So, a few things here: I don’t think that it is fair to say that one of these ideas is better than another. Elvira & Alexei Leonidovich are coming at this from two different positions because that is what their jobs dictate. Alexei is supposed to create a budget, and manage it, and keep everyone else on it, too. And Elvira is supposed to figure out how to grow the economy and sustain long-term growth. So, combine the two, and work it out. The retirement age definitely needs to be discussed. The gap between men and women needs to be evened out somewhat, if nothing else. Also, since both men and women of retirement age work in the shadow economy anyway, I don’t think that increasing the age would be that bad. They’d still be paying in, and you’d decrease the number of people who are pensioners.
Meanwhile, VVP is totally playing the two off each other, and I can only conclude one of two things. Either it makes Alexei Leonidovich work harder & better (i.e. he is motivated by the negativity), or VVP just gets a perverse pleasure out of doing it. I would go for the latter, but I do kind of wonder about Alexei Leonidovich…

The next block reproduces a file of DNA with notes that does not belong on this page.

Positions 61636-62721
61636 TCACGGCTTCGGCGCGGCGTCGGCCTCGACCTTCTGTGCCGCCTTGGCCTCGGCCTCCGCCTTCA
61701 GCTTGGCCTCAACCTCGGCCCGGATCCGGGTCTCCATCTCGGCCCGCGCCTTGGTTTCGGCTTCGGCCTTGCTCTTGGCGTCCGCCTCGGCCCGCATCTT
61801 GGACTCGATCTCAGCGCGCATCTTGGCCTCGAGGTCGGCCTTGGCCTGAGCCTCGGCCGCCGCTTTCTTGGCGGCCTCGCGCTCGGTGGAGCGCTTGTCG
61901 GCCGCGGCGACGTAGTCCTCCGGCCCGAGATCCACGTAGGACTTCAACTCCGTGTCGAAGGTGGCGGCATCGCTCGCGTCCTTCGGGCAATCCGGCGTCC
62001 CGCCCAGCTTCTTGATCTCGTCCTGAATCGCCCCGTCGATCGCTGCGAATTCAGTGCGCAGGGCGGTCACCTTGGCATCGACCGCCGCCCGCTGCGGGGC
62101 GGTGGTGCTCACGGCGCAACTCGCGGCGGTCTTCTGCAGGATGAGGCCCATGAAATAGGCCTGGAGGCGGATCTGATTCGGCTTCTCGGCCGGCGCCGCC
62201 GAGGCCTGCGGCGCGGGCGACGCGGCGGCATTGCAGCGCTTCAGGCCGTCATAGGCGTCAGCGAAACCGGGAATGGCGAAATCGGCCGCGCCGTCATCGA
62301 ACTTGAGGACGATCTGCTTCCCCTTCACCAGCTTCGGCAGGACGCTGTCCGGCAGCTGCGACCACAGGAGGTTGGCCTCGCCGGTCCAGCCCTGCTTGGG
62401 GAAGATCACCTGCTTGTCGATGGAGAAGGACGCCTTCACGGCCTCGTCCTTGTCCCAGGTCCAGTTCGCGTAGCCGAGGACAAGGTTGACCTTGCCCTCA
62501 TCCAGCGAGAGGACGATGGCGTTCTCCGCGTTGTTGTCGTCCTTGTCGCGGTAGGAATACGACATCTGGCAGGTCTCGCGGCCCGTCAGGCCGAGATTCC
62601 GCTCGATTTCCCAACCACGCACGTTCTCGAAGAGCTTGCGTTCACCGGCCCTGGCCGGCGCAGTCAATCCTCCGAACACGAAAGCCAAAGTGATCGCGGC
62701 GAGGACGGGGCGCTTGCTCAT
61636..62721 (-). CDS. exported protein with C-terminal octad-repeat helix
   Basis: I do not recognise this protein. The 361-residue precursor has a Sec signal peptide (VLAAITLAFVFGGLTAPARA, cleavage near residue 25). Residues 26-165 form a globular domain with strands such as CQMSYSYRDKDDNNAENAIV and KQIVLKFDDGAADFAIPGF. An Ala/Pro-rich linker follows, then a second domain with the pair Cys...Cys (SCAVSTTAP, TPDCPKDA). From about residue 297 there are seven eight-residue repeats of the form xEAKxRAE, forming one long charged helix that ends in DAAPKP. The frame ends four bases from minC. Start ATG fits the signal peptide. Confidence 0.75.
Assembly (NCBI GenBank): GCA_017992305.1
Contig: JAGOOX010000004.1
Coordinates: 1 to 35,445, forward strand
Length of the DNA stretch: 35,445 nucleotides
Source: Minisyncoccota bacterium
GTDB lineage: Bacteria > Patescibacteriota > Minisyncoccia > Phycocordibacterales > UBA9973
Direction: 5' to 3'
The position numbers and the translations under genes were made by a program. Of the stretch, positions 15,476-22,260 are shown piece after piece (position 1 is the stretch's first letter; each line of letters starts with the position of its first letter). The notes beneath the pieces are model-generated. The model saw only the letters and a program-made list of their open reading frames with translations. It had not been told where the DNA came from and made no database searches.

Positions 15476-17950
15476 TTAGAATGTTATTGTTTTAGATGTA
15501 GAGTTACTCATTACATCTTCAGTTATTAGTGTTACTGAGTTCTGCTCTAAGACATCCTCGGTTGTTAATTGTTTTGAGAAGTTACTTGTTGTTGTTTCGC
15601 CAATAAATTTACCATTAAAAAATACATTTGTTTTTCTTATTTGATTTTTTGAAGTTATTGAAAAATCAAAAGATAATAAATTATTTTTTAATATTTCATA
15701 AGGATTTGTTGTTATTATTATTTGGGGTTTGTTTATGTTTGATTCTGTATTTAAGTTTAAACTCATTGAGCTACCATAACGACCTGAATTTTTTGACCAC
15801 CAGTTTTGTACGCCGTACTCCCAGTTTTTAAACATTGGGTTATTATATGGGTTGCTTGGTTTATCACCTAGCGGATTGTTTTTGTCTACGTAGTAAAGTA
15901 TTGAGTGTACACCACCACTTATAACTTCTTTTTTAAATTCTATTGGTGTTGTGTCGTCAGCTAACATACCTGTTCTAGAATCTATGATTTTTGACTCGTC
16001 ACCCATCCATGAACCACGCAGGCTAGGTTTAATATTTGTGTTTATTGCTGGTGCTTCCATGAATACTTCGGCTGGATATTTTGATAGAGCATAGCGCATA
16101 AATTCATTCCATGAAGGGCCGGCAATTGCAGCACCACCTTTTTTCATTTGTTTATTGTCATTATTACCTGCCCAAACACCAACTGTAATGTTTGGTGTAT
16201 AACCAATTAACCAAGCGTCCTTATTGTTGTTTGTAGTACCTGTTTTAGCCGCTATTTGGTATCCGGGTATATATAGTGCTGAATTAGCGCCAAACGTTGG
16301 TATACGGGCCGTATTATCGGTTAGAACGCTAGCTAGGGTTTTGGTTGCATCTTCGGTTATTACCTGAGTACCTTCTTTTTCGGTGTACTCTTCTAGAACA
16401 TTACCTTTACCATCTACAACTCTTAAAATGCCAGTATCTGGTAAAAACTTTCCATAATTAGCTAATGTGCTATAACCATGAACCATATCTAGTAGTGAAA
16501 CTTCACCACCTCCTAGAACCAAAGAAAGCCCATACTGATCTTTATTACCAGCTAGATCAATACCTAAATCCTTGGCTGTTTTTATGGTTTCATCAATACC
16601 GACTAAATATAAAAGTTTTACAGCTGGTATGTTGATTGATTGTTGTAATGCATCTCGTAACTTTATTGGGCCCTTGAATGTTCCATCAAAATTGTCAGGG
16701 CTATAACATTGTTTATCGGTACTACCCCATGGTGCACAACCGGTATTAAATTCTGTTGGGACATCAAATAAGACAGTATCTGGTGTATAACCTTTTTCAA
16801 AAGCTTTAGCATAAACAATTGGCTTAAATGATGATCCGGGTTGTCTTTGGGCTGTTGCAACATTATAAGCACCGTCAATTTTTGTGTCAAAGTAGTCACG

I searched all over to find out this info. For some reason, the Finance Ministry has not published it. However, I persevered, and found it on a news website called “The Voice of Russia”. For the record, the main Russian representatives at Davos this year are: Alexei Kudrin, German Gref, and Elvira Nabiullina. Kudrin is also scheduled to give a speech “on the chronicle of new growth to a forum session.” I am not sure what that means, but I will find and post the speech as soon as I find it.